But when in-person communication, close relationships, direct mail and phone have all worked to secure major gifts, why does digital matter?
While Boomers still engage with nonprofits through direct mail, their online giving and social media use continues to spike.
More Boomer donors now give online (42 percent) than via direct mail (40 percent). With 77 percent of adults aged 50 to 64 using the Internet, this trend is likely to climb upward, with tech-savvy Generation X and Millennials waiting on deck.
Find out more about how to engage with different generations of donors.
Why and when to launch digital
As the director or chief development officer of a major campaign, you simply can’t afford to keep digital on the backburner anymore. Here are a few reasons why:
- With the amount of data that can be cultivated and captured in a digital communications campaign now, your future fundraising endeavors stand to benefit greatly. This powerful information helps tailor messaging and audiences, saves time and resources and refines campaign strategy.
- Your efforts to communicate and connect with donors across all generations in integrated and seamless ways — including digital — will meet donors where they are and create a trail for you to follow. This can help build affinity, resulting in a continuous pool of engaged supporters now and decades from now.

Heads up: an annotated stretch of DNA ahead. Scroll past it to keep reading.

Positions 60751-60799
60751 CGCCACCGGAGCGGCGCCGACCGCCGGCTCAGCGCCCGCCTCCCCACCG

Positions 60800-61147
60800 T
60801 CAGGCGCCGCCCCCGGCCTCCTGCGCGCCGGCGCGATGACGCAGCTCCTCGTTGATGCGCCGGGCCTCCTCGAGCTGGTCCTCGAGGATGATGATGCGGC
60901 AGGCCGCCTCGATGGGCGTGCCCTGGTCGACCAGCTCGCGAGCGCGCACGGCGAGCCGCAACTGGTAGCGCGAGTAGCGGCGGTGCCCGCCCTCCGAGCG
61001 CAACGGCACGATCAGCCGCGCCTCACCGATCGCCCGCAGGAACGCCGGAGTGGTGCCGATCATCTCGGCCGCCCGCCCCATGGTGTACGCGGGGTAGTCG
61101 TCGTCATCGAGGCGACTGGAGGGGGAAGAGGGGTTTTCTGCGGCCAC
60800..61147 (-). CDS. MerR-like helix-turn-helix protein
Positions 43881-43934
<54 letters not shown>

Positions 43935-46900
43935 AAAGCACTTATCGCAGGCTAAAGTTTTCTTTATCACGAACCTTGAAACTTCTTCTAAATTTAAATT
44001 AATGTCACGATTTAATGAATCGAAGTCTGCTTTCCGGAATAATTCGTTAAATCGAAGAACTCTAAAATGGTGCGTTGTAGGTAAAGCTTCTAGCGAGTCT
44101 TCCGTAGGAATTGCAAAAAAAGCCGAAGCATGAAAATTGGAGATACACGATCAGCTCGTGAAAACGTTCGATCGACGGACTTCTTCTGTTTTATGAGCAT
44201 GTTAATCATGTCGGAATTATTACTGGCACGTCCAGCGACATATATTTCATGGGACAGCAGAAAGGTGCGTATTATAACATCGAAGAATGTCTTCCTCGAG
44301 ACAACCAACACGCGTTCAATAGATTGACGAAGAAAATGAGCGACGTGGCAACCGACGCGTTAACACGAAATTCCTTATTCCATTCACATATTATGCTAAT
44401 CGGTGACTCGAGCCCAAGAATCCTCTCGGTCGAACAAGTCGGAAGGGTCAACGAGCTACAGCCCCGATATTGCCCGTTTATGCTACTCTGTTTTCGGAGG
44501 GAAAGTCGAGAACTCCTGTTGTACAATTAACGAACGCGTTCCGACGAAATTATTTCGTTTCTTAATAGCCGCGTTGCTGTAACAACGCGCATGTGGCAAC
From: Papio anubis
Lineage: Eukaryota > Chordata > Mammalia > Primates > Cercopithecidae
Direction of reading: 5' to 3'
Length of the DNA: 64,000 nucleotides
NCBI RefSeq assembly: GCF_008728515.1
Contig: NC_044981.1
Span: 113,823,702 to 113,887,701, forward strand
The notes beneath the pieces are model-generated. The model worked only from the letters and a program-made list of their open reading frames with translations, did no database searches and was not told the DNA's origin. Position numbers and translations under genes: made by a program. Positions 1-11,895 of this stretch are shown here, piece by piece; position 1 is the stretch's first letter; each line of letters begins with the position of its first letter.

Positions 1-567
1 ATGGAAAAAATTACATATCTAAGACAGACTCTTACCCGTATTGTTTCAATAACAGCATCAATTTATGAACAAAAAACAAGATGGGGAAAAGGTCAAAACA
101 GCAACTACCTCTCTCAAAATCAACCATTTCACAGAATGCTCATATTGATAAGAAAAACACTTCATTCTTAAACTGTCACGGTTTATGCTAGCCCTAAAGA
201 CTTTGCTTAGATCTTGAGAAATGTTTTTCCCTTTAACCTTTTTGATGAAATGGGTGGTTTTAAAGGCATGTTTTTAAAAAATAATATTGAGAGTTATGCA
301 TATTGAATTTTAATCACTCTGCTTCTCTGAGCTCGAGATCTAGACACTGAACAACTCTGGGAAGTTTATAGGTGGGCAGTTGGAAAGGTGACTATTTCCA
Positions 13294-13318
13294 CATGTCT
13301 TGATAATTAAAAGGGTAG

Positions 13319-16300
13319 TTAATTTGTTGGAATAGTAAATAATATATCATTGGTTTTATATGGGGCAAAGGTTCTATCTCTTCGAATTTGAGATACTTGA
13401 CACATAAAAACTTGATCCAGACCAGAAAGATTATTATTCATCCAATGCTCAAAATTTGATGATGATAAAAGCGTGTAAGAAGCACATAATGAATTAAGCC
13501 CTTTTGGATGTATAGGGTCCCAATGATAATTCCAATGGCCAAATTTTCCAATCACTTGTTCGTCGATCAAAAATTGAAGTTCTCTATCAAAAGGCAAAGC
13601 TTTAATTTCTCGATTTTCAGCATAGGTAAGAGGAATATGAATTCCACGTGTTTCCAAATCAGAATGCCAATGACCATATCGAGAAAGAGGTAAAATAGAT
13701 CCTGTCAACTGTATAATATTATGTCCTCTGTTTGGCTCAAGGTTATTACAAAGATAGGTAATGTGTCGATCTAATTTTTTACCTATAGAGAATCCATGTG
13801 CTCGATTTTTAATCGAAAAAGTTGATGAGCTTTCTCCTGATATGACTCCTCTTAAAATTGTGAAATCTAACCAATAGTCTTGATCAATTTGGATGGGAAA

- Casting a wide net with digital communications not only renews, builds and grows relationships with existing donors, but it also inevitably captures new donors early.
And when it comes to launching a campaign, the best strategy is to start at the beginning.
“Each new campaign presents an opportunity to essentially relaunch your fundraising division publicly, and if you were starting a company in 2018, the digital foundation you have in place is going to look radically different than if you started a company in 1988,” Grinna said. “Launching a new campaign presents an opportunity to really innovate and change your approach.”